Key point 7-20.4. A church may be legally responsible for assaults occurring on its premises if similar assaults occurred on or near the premises in the recent past and the church failed to take reasonable precautions.
A federal district court in Colorado ruled that a movie theater in Aurora, Colorado, could be liable for the acts of an armed assailant who killed 12 patrons. On the night of July 20, 2012, James Holmes entered the Century Aurora 16 theater complex in Aurora, Colorado, purchased a ticket for the midnight premiere showing of The Dark Knight Rises, and took a seat in Auditorium 9. During the previews he left the auditorium through the exit door to the outside, leaving it propped open with a plastic clip. He went to his car, which he had parked immediately behind the auditorium, donned body armor and a gas mask, and armed himself with a tear gas canister, a shotgun, a rifle, at least one handgun, and extra ammunition. Twenty minutes after the movie started Holmes reentered the auditorium through the exit door, disbursed tear gas, and began randomly shooting patrons. After killing 12 individuals and wounding many others, Holmes returned to his car, again through the exit door, and waited there until he was arrested by police.
Several victims and their families sued the theater and its parent company (the “defendants”) claiming that the injuries and deaths could have been prevented had the defendants taken reasonable steps to provide security for its patrons. The defendants asserted that the shootings were so unprecedented as to be legally unforeseeable, and therefore they had no legal duty to protect against such acts. They asked the court to issue a summary judgment in its favor on the ground that they neither knew nor should have known of this danger because the danger was unforeseeable as a matter of law.
In support of its position, the defendants relied on a 1987 case in California in which a state appeals court ruled that McDonald’s was not liable for the deaths and injuries caused by an armed assailant at one of its restaurants in California. Lopez v. McDonald’s Corporation, 238 Cal. Rptr. 436 (Cal. App. 1987). In 1984, an adult male walked into a McDonald’s restaurant armed with a rifle, a handgun, and a shotgun and indiscriminately shot patrons and employees, ultimately leaving 21 people dead and 11 others injured. Survivors and surviving family members sued McDonald’s, arguing that the restaurant was in a high-crime area; that it had considered, but ultimately declined to retain, a private security company; and that McDonald’s should be liable on theories of negligence and premises liability. McDonald’s countered that, as a matter of law, the incident was so unlikely as to fall outside the boundaries of a restaurant’s general duty to protect patrons from reasonably foreseeable criminal acts. The court agreed with McDonald’s that its general duty to its patrons did not include protection against a “once-in-a-lifetime” massacre. In affirming the trial court’s grant of summary judgment, a state appeals court concluded:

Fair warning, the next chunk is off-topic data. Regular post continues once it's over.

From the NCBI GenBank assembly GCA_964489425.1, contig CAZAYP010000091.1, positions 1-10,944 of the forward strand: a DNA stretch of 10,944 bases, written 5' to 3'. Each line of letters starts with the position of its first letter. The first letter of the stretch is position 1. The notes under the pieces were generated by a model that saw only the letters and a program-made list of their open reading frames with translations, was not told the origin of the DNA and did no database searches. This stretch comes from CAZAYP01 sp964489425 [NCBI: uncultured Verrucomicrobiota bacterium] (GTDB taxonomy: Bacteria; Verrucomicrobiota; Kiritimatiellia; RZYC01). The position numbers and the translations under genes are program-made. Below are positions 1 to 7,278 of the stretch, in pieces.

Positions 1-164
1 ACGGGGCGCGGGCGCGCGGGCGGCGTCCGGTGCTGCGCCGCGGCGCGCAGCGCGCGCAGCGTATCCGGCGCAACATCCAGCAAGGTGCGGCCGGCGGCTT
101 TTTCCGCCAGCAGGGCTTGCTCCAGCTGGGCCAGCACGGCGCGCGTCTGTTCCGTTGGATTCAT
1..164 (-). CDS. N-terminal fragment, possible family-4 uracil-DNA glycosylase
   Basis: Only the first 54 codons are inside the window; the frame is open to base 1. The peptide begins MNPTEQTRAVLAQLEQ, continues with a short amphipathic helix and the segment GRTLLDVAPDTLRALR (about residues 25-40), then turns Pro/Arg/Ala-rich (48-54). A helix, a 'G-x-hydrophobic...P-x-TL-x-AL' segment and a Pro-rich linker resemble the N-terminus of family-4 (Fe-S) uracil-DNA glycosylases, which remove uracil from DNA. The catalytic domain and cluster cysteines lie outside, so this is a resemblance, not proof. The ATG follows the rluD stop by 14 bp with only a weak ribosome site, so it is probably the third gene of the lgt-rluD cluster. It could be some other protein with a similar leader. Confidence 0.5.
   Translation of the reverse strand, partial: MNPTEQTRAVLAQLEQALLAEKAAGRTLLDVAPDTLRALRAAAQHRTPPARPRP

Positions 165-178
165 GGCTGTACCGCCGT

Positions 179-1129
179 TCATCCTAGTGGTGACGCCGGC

We conclude as a matter of law … that the unforeseeability of the unique, horrific event requires negligence liability to be restricted here. First, as to the foreseeability of harm to plaintiffs, the theft-related and property crimes of the type shown by the history of its operations, or the general assaultive-type activity which had occurred in the vicinity bear no relationship to purposeful homicide or assassination. In other words, under all the circumstances presented, the risk of a maniacal, mass murderous assault is not a hazard the likelihood of which makes McDonald’s’ conduct unreasonably dangerous. Rather, the likelihood of this unprecedented murderous assault was so remote and unexpected that, as a matter of law, the general character of McDonald’s nonfeasance did not facilitate its happening. [The suspect’s] deranged and motiveless attack, apparently the worst mass killing by a single assailant in recent American history, is so unlikely to occur within the setting of modern life that a reasonably prudent business enterprise would not consider its occurrence in attempting to satisfy its general obligation to protect business invitees from reasonably foreseeable criminal conduct.
The Colorado court did not disagree with this reasoning, but observed that “what was so unlikely to occur within the setting of modern life as to be unforeseeable in 1984 was not necessarily so unlikely by 2012 … . If one Googles ‘mass shooting incidents’ one finds dozens of lists of the major incidents.” The court referenced an article that lists 31 mass shooting incidents between the 1984 McDonald’s disaster and the Aurora shootings. These incidents occurred in “schools, businesses, military bases, shopping malls, a supermarket, on a train, in an immigration center and, as we now know, in a theater.”